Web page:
Make Data Count Update: November, 2017

The Make Data Count (MDC) project is moving ahead with full force and the team wanted to take a moment to update the research stakeholder community on our project resources and roadmap.

In September, the MDC team sat down and mapped out the project plan for our two-year grant. Working in an agile method, we defined a “minimum viable product” (mvp) that comprises a full ecosystem of data usage and citation metrics flowing in and out of the technical hub and displayed on the DataONE repositories, Dash (California Digital Library Data Publishing Platform), and DataCite by summer of 2018.

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This fall the MDC team also spent time traveling to several conferences to gather early adopters and gauge interest in data usage metrics. Many energetic and thoughtful discussions occurred regarding what the MDC-envisioned full ecosystem of data usage metrics will look like and how various stakeholders can contribute. The main takeaway: there is a need for a comprehensive and standardized way to count and display data level metrics.


Coming up, representatives from the MDC team will be (and hope you can join us) at:

So, what is MDC working on outside of these presentations?

All of the MDC project work can be tracked on Github, and we encourage you to follow along.


  • MDC and COUNTER are gathering community feedback from the COUNTER Code of Practice for Research Data Draft and turning this outline into a full narrative to be posted as a preprint in December.
  • DataCite is working to build out a Data Level Metrics Hub that will ingest data citations and data usage metrics, use the COUNTER recommendation as a standard to log crunch, and push out standardized usage metrics for display on repository interfaces.
  • Our first repositories, listed above, will be working to log process usage metrics against the COUNTER recommendation and technical hub for implementation.
  • Designs for displayed data metrics on repository interfaces will be created and tested.
  • Conversations with any groups that may want to be involved will continue- the more community feedback & support the better!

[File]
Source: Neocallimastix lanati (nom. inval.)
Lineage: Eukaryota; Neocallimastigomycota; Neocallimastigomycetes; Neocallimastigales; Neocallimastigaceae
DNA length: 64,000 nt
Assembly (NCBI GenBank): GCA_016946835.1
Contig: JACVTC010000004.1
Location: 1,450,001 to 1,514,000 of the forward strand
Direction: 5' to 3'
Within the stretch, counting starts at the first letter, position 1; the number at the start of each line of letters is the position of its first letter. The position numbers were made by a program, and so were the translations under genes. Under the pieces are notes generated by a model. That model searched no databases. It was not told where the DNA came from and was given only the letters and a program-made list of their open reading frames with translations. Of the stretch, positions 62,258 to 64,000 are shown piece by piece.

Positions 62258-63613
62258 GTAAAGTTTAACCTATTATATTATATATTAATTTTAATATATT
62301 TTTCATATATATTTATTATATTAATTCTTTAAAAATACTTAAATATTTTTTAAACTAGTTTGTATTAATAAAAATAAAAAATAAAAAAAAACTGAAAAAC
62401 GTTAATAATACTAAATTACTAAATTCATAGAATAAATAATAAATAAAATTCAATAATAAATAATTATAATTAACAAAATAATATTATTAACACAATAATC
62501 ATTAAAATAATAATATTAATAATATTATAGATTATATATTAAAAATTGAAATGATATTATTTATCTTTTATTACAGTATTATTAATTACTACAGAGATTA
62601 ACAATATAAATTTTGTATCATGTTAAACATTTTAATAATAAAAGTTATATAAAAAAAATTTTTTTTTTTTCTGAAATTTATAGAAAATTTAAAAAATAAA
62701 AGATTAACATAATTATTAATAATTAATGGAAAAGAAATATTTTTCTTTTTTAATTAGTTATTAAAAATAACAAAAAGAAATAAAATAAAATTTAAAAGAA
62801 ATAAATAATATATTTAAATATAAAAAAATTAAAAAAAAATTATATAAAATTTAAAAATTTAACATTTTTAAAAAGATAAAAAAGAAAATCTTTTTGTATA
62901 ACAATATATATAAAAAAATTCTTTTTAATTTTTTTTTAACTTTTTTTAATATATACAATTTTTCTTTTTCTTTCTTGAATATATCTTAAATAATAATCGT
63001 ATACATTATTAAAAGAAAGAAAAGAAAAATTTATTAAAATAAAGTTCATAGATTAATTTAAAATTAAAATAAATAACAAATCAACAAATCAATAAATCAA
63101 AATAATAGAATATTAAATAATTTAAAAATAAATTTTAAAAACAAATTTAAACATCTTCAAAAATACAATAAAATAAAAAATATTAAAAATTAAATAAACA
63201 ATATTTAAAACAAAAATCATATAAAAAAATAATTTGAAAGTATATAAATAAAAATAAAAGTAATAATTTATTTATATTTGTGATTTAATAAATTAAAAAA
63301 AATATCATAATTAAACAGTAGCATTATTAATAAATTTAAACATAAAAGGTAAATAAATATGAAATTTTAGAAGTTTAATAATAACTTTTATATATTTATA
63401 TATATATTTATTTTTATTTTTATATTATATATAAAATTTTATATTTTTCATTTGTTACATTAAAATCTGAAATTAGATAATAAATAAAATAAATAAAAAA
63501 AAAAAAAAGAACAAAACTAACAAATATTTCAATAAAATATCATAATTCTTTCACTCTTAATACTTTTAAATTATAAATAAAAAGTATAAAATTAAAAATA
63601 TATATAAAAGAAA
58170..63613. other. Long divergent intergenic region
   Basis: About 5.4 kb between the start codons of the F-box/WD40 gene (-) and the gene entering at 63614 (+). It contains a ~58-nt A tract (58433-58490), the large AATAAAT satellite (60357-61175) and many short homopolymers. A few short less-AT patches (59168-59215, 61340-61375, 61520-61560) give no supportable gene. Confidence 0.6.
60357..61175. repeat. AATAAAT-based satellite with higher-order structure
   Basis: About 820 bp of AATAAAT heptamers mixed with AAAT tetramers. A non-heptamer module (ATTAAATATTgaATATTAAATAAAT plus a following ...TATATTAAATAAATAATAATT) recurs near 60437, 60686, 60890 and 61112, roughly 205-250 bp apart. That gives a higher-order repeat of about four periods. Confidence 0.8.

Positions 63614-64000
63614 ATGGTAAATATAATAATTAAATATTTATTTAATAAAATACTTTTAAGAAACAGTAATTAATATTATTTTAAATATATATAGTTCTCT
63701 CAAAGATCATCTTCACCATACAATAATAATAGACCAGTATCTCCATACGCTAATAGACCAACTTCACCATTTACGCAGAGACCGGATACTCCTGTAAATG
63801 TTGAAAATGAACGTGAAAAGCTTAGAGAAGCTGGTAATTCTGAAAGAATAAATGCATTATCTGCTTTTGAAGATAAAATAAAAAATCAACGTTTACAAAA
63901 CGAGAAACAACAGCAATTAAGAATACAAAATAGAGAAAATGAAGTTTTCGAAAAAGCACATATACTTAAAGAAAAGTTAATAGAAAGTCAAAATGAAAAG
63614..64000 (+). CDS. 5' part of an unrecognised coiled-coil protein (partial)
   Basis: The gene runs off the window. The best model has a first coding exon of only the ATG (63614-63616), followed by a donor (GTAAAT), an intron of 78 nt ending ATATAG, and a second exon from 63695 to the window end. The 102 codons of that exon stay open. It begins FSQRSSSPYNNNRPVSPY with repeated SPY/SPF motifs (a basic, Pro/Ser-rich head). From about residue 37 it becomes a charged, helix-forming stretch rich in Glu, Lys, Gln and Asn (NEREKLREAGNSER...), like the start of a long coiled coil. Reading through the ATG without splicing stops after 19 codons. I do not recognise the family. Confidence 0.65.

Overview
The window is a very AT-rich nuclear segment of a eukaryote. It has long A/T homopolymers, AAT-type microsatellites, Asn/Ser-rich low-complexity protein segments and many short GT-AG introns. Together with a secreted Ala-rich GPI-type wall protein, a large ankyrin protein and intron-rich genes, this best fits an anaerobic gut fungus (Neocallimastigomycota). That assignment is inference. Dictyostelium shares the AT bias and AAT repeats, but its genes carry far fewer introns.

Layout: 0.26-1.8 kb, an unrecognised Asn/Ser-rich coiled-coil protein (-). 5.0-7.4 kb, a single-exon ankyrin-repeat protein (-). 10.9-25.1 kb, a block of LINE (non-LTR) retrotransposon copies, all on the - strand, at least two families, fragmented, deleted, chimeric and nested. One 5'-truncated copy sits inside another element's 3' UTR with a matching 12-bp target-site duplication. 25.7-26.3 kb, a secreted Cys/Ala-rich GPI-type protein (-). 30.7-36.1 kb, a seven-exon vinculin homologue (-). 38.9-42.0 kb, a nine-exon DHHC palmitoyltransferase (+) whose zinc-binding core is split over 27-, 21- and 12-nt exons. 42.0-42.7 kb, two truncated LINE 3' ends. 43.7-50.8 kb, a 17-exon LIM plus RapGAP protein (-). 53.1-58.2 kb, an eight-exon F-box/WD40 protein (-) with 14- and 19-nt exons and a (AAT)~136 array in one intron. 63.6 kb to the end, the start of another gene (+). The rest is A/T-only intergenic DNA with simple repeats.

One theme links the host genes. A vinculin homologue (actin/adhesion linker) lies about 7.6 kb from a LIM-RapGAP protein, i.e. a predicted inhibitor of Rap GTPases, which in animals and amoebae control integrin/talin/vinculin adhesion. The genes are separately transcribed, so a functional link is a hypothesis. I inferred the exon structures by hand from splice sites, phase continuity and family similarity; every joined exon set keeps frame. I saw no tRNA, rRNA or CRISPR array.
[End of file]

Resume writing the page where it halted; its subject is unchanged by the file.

How can you help?

Everyone: We put out a COUNTER Code of Practice for Data Usage Draft and would appreciate community feedback. As stated above, this recommendation is what the usage metrics ecosystem will be standardized against. We also need help with mass outreach about our project, so please help us spread the word!

Repositories: We are collecting the names of those who would be interested in log file crunching against our COUNTER recommendation and hub and be early adopters of data level metrics; please get in touch if your repository supplies DOIs and would be interested.

Publishers: Support data citations! The data citation information is coming from CrossRef Event Data and DataCite, and the more that publishers support data citations in article publication, the more data can be fed into our hub.

Researchers: We want to give you credit for your research data. We are always looking for beta testers of our system and would appreciate your input. Please get in touch if you or your labs are interested in getting involved.

Join our mailing list & follow us on Twitter (@MakeDataCount)

COUNTER Code of Practice for Research Data Draft 1

Following our draft update and executive summary, Make Data Count and COUNTER are proud to release our first draft of a Code of Practice for Research Data.

This first iteration is meant to be a draft, and our goal is to receive input and feedback from the community. We ask that you please comment on and mark up the document with questions, suggestions, and/or overall feedback. Our intention is to build off of this feedback and iterate on future versions of this Code of Practice.

COUNTER Code of Practice for Research Data Draft 1

COUNTER Code of Practice for Research Data Draft Update

As a research and scholarly communications community, we value methods to gauge the impact of research outputs, and we do this in the forms of citations and downloads. But, until now this has been limited to traditional journal publications, and scholarly research is much more than an article. Foremost, data play a major role in the research process and deserve to be valued as a first-class scholarly output. But to do so, an infrastructure for measure the impact of research data needs to be developed that responds to the community’s needs. The first step is developing a measurement standard for data usage.

Counting data is much harder than journal counting pdf articles. Data are complex objects with a variety of file formats, numerous versions, and one dataset can be part of or derived from another dataset. Earlier this year, COUNTER (represented by Paul Needham) and Make Data Count  team members  (Martin Fenner (DataCite), Matt Jones (DataONE), John Chodacki and Daniella Lowenberg (CDL)) met for two days to talk through the use cases, definitions, and hurdles in properly counting data usage and to put together the first iteration of the COUNTER Code of Practice for Research Data.